Buffalo’s Tom Friedman

I started reading The Buffalo News in earnest when I was in high school, moving from the kid-targeted NeXt section to Friday’s Gusto, where I would see what movies were coming out and who was playing at Thursday at the Square. It was then that I first came across then-movie critic, now-arts and books editor Jeff Simon. A running joke in my friend group was that a good barometer of whether to see a movie was what Jeff Simon thought of it – if he liked it, chances are it sucked. Admittedly, we were shitheel teenage snobs, but the guy reliably lauded terrible family comedies while giving middling reviews (Jeff Simon rarely, if ever, gives bad reviews) to anything we were interested in. Unless it was European, in which case – genius. It’s worth noting that this recollection comes more than ten years after the fact, so it’s impressionistic the way memories are, but, the way impressionistic things are, it captures the spirit of what’s represented.

The advent of the internet all but eliminated any contact I had with Jeff Simon’s writing. I went to school in Fredonia and began reading what movie reviews I read any more online. I hadn’t thought about the guy or his stultifying columns for years until someone on Twitter pointed out a column he wrote a week ago wondering whether Bill Cosby “is still news at this stage.” The thesis was no, Bill Cosby is not news at this stage because a consensus has been reached that he is serial rapist. Never mind the fact that that week the New York Times had obtained and printed a deposition where he admitted to drugging women and using his fame and wealth to pressure them into having sex with him. Old news! Zzzzzz. Jeff’s heard it. Next!

Interestingly, Simon spent several hundred words explaining how all but the most recalcitrant Cosbyites have come on board to the idea that he probably raped a whole bunch of people and twice touched on the extent of Cosby’s stature in American culture (including the absolute gem of a sentence: “Our trouble is that whatever the accusers might want, he is never going to stop being a giant and extraordinary figure in the HISTORY of American culture and comedy”), but still couldn’t put together how the man’s 10-year-old admission that he plied women with sedatives in order to have sex with them might possibly be considered newsworthy. Perhaps more interestingly, he accused news outlets reporting on Cosby of doing so because Cosby stories are just clickbait, implying what about his own column I don’t know.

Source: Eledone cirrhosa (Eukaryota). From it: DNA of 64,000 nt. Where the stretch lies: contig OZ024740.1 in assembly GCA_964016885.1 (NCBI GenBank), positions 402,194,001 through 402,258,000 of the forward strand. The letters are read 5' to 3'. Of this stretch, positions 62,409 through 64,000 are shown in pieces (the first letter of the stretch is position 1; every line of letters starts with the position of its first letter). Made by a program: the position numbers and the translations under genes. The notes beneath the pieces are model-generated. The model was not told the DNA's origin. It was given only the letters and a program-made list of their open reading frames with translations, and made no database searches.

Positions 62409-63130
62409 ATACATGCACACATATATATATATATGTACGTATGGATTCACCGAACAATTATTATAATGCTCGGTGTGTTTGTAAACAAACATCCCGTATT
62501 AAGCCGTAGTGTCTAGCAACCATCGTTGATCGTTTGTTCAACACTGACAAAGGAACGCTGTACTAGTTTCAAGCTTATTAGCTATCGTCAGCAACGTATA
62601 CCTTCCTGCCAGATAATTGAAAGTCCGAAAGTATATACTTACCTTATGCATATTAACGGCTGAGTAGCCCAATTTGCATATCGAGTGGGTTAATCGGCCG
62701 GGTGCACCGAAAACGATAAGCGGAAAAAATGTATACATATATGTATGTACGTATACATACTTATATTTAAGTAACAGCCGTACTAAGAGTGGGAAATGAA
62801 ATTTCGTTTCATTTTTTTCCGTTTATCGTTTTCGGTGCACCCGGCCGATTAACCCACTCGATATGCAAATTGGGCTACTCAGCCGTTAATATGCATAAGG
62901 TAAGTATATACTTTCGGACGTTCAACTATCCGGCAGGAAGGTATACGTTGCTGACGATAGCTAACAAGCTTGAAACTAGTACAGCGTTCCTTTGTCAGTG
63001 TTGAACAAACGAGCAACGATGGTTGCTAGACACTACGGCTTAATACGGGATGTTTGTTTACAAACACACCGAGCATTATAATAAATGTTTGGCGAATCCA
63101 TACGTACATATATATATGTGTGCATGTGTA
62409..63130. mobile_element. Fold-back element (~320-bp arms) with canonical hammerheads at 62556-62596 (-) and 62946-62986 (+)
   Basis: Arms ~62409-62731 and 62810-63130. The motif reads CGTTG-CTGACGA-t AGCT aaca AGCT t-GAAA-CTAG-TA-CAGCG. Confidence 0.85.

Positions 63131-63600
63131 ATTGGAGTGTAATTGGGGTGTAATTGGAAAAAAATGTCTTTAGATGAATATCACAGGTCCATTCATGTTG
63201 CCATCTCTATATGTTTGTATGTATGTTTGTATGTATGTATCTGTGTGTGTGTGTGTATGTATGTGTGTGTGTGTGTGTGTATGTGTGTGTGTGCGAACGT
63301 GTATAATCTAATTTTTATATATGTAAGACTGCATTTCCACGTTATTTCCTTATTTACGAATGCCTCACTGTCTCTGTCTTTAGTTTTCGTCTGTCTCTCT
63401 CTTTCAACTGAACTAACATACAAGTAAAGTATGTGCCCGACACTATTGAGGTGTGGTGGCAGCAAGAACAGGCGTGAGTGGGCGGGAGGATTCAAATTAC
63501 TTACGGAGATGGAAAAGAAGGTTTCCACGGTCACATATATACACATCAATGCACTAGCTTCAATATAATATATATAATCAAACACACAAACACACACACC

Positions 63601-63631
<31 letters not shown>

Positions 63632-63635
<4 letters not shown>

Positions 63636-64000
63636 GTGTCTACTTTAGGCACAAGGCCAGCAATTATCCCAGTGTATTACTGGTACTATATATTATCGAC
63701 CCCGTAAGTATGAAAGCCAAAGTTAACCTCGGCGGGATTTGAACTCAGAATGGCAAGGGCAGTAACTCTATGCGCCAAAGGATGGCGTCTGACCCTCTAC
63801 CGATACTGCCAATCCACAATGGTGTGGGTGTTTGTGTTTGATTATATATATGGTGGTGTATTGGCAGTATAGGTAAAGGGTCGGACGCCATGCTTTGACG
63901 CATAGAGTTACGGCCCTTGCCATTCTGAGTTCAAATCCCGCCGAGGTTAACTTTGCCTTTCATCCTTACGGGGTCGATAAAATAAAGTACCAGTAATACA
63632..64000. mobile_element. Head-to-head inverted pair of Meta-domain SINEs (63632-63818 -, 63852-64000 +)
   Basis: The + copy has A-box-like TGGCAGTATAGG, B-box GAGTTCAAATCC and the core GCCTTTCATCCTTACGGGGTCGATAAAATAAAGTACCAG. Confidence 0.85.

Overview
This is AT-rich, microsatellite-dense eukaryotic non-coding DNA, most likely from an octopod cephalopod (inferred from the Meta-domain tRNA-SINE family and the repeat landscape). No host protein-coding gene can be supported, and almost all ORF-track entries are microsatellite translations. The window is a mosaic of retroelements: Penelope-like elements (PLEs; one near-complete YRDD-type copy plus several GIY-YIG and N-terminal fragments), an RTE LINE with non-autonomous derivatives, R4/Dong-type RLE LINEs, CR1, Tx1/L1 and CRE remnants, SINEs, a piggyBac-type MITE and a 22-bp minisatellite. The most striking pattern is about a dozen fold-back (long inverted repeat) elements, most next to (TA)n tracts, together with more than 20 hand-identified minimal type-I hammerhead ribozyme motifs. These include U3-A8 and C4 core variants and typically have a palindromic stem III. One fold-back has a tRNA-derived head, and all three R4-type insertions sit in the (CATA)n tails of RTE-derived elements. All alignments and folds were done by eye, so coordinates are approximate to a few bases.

I tweeted, tagging the News‘s account the way you do, that their perennially out of touch critic had emitted a trainwreck of a hot take on Bill Cosby. I also tweeted at the person that originally shared Simon’s take that I thought he was all-caps TERRIBLE. Probably a little hyperbolic, but it’s twitter. I thought I was done with Jeff Simon again until the next day when he popped up in my mentions with a snarky retort.

We had a back and forth and it was clear that the “out of touch” comment was what really bugged him, and I felt sort of bad about that. I’m a crank, but I don’t like hurting people’s feelings. That is, I felt sort of bad about calling Jeff Simon out of touch until I read this week’s column in which he, with the grit and resolve of a man whose relevance has been publicly questioned by someone who thinks “Ant-Man” probably wasn’t a good movie, totally validated me.

The point of Simon’s hot take du semaine is (as far as I can decipher) that in the face of the “pure homicidal craziness” of mass shootings, we still need to make “bold” movies. It’s hard to say, though. The column is an absolute mess.